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Notes on 'Do not call' opinion from US 10th circuit court of appeals

From: Daniel Weitzner <djweitzner@w3.org>
Date: Wed, 18 Feb 2004 10:02:02 -0500
Message-Id: <68D42C52-6223-11D8-BBEC-000393CFED62@w3.org>
To: public-p3p-spec@w3.org

FYI, I took some notes on this recent opinion and though people in the 
WG might be interested. No immediate relevance to P3P but it's a strong 
endorsement of the need to increase consumer choice, both through 
technology and law.


A United States Court of Appeals (10th Circuit) just upheld the FTC's 
'do not call list' against the argument that it unconstitutionally 
restricts the speech of marketers. This is an important case announcing 
significant support for a number of key privacy principles. (The import 
of the case is also evidenced by the fact that the caption citing 
parties involved goes on for 7 pages.) I took some notes on the 

The court held that "the do-not-call registry is a valid commercial 
speech regulation because it directly advances the government’s
important interests in safeguarding personal privacy and reducing the 
danger of telemarketing abuse without burdening an excessive amount of 

The court's opinion is based on strong support for fundamental privacy 
principles, widely supported in name but not necessarily accepted as 
guiding principles for regulation. "The national do-not-call registry 
offers consumers a tool with which they can protect their homes against 
intrusions that Congress has determined to be particularly invasive. 
Just as a consumer can avoid door-to-door peddlers by placing a “No 
Solicitation” sign in his or her front yard, the do-not-call registry 
lets consumers avoid unwanted sales pitches that invade the home via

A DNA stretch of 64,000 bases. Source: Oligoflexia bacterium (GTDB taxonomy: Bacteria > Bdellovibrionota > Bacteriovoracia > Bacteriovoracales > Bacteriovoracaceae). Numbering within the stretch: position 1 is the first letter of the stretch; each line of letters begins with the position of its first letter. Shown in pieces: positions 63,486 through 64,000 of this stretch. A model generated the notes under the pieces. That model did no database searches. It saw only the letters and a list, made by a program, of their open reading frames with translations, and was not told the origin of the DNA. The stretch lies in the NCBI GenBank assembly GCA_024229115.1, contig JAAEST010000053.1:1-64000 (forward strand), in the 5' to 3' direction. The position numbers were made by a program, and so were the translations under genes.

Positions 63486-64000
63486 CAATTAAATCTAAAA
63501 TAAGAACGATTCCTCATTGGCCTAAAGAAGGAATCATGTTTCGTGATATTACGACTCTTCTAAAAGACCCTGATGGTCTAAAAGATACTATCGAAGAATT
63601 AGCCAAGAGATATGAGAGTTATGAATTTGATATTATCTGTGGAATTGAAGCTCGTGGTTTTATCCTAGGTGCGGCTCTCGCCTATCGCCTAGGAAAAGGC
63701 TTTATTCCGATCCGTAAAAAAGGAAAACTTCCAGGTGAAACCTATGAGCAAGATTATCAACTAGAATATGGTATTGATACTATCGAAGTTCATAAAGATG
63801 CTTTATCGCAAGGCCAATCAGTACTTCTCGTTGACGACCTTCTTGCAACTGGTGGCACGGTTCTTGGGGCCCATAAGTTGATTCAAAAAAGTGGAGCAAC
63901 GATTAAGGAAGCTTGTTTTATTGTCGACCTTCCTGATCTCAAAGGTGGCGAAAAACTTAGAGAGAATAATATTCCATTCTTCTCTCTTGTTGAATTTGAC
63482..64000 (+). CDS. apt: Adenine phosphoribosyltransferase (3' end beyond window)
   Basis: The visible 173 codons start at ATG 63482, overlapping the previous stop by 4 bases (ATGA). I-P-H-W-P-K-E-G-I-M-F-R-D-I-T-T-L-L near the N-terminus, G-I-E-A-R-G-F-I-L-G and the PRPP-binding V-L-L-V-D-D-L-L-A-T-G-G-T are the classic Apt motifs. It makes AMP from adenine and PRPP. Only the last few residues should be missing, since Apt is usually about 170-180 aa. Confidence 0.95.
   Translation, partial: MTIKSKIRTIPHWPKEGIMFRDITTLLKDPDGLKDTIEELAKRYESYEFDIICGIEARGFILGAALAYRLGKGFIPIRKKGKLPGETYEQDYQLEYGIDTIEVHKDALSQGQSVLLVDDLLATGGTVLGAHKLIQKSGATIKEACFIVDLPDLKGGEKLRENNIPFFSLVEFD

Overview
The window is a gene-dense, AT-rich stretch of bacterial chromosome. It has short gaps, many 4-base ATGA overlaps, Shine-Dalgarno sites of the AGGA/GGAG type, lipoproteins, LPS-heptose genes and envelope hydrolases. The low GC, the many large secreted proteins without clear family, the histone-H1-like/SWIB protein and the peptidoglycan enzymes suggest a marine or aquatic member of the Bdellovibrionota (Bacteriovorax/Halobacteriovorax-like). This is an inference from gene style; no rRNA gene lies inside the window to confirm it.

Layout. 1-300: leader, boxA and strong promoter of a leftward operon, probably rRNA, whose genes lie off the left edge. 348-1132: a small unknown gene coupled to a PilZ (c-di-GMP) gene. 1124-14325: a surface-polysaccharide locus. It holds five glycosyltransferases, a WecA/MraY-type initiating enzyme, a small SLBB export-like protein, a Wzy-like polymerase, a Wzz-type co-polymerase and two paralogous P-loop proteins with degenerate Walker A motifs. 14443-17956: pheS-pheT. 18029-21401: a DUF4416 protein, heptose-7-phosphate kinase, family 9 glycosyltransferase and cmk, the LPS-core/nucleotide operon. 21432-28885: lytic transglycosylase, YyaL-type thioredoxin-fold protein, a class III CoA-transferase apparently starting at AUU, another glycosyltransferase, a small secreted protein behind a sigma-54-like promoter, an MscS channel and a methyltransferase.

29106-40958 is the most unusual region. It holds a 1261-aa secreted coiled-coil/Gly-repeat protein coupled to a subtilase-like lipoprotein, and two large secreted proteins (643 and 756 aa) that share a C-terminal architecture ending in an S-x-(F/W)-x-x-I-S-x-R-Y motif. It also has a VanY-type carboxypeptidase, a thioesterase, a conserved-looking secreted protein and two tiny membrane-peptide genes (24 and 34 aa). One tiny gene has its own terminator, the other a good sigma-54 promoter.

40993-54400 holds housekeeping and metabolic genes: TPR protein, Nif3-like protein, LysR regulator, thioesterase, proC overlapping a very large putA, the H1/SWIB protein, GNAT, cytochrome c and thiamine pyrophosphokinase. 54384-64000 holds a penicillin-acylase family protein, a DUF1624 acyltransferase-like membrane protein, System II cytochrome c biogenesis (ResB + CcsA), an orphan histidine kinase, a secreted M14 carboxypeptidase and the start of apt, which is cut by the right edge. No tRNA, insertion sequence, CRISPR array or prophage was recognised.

telephone, if they choose to do so. We are convinced that the First 
Amendment does not prevent the government from giving consumers this 
option." With this, the court, sought to defend the "importance of 
individual privacy, particularly in the context of the home, 
[affirming] that “the ancient concept that ‘a man’s home is his castle’ 
into which ‘not even the king may enter’ has lost none of its 

The restrictions in favor of privacy in the challenged regulations are 
premised on that fact that the regulations increase, rather than 
decrease, the choices that consumers have over information they 
receive: "Consumers who wish to restrict some but not all commercial 
sales calls can do so by using company-specific do-not-call lists or by 
granting some businesses express permission to call."

The court seems particularly concerned that consumers ought to have 
more fine-grained choices:
"Therefore, under the current regulations, consumers choose between two 
default rules – either that telemarketers may call or that they may 
not. Then, consumers may make company-specific modifications to either 
of these default rules as they see fit, either granting particular 
sellers permission to call or blocking calls from certain sellers."

Much of the privacy debate, especially in the 90s, was framed in the 
language of government regulation vs. industry self-regulation. This 
opinion takes a pretty clear stand against relying solely on 'company 
specific rules' to protect individual privacy: "[T]he FTC found ... 
that the company-specific approach is seriously inadequate to protect 
consumers’ privacy from an abusive pattern of calls placed by a seller 
or telemarketer.”

Finally, the court speaks on the proper role of technology in privacy 
protection and intruston. Technology can help consumers, but alone it's 
not enough, because marketers are also gaining significant data 
gathering advantage from new technologies: "Forcing consumers to 
compete in a technological arms race with the telemarketing industry is 
not an equally effective alternative to the do-not-call registry."

This is not the last word on any of these issues, as the case could go 
to the US Supreme Court and the questions are likely to end up back in 
Congress' lap.

(readers can find the full opinion at 

Daniel J. Weitzner                                          
+1.617.253.8036 (MIT)
World Wide Web Consortium                       +1.202.364.4750 (DC)
Technology & Society Domain Leader      <djweitzner@w3.org>
Received on Wednesday, 18 February 2004 10:02:27 UTC

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